The baraita continues: One might have thought that the priest should pinch its nape with a knife. And one could derive this through a logical inference: And if with regard to slaughtering, with regard to which the verse did not establish that it must be performed by a priest, it established that it must be performed with an instrument, i.e., a knife (see 97b); then in the case of pinching, which the verse established must be performed by a priest, is it not logical that the verse establishes that it must be performed with an instrument?

To counter this, the verse states: “And the priest shall bring it near the altar and pinch off its head.” In explanation of this verse, Rabbi Akiva said: Could it enter your mind that a non-priest may approach the altar in order to sacrifice an offering? Since this is impossible, the verse does not need to state that the sacrificial rite is performed by a priest. Rather, what is the meaning when the verse states: “The priest”? It means that the pinching must be performed with the very body of the priest.

The baraita continues to analyze the verse: One might have thought that the priest may pinch the bird’s nape whether above the red line of the altar or below it. To counter this, the verse states: “And the priest shall bring it unto the altar and pinch off its head, and make it smoke on the altar.” The verse juxtaposes the pinching to the burning of the bird on the altar to teach that just as the burning occurs atop the altar, so too, the pinching occurs on the top part of the wall of the altar.

The baraita continues: The verse states that the priest shall “pinch off its head,” which must be performed at the nape. Do you say that the pinching occurs at the nape, or is it only at the throat? It can be derived through a logical inference: It is stated here, with regard to a bird burnt offering: “And pinch off its head” (Leviticus 1:15), and it is stated there, with regard to a bird sin offering: “And pinch off its head opposite its nape, but shall not separate it” (Leviticus 5:8). Just as there, the head is pinched at the nape, so too here, the head is pinched at the nape.

If the halakha of a bird burnt offering is derived from that of a bird sin offering, perhaps it should also be derived that just as there, the priest pinches off the head but does not separate it completely from the body, so too here, with regard to a bird burnt offering, he pinches off the head but does not separate it from the body. To counter this, the verse states with regard to a bird burnt offering: “And pinch off its head, and make it smoke on the altar” (Leviticus 1:15). This indicates that just as with regard to the burning of the bird burnt offering, the head is burned by itself and the body is burned by itself, so too with regard to the pinching, the head is by itself and the body is by itself, i.e., the head is completely detached from the body.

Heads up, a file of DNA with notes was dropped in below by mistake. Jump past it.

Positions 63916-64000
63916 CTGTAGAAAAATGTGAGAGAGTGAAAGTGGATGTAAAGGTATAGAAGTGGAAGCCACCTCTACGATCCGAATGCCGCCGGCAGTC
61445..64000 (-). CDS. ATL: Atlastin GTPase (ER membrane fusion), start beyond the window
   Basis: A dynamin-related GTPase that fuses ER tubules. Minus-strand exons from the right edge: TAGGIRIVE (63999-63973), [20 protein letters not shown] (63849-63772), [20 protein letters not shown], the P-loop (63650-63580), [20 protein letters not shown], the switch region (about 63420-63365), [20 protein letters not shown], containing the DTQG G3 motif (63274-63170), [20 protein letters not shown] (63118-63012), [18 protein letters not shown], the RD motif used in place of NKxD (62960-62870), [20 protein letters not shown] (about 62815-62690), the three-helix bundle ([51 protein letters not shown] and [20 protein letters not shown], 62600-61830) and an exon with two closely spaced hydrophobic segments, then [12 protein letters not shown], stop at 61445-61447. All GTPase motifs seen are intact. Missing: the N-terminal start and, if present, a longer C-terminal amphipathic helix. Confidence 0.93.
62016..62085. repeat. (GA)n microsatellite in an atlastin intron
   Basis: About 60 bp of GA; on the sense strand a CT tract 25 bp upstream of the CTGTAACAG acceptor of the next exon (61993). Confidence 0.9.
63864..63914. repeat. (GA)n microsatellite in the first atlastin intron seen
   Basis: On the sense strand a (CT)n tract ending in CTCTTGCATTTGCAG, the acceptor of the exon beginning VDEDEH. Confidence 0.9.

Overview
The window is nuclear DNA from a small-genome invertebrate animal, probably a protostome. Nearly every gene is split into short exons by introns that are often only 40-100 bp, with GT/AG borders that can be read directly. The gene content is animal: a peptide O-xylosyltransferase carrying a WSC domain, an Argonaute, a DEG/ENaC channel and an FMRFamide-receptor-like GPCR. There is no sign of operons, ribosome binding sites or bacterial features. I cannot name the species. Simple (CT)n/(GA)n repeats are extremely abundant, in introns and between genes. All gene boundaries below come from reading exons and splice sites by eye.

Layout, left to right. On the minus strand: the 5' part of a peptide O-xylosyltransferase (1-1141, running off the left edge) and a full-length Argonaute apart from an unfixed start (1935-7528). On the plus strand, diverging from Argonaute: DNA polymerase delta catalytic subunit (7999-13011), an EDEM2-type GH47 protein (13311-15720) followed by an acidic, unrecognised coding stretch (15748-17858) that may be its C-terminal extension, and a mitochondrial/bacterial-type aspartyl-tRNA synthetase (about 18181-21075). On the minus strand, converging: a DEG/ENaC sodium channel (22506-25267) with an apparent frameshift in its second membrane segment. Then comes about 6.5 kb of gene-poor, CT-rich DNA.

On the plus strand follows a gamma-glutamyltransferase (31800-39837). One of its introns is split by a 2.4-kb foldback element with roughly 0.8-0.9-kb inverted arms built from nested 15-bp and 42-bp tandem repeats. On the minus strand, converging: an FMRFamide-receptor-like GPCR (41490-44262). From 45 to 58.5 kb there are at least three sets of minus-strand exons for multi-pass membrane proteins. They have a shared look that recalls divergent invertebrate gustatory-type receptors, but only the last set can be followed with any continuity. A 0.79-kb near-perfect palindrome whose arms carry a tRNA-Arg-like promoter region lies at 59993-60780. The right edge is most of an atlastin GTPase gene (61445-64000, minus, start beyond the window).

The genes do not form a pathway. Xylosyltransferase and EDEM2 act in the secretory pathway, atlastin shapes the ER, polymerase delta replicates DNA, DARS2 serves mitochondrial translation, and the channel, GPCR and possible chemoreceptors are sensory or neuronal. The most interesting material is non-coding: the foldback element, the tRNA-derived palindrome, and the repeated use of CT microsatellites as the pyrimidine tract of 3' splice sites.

The baraita continues: And from where is it derived that the burning of the head is by itself and the body is burned by itself? As it is stated: “And he shall rend it by its wings…and the priest shall make it smoke upon the altar” (Leviticus 1:17). Since the burning of the body is stated in this verse, how do I realize the meaning of the earlier phrase: “And make it smoke on the altar” (Leviticus 1:15)? One must conclude that the verse is speaking about the burning of the head.

The baraita continues to expound the verse stated with regard to a bird burnt offering: “And its blood shall be drained out on the wall of the altar” (Leviticus 1:15). When the verse states: “And its blood shall be drained out,” it means that all of it must be drained out. The continuation of the verse indicates that it must be drained out “on the wall of the altar,” and not on the wall of the ramp, nor on the wall of the Sanctuary. And which wall of the altar is this? This is the upper wall, i.e., above the red line.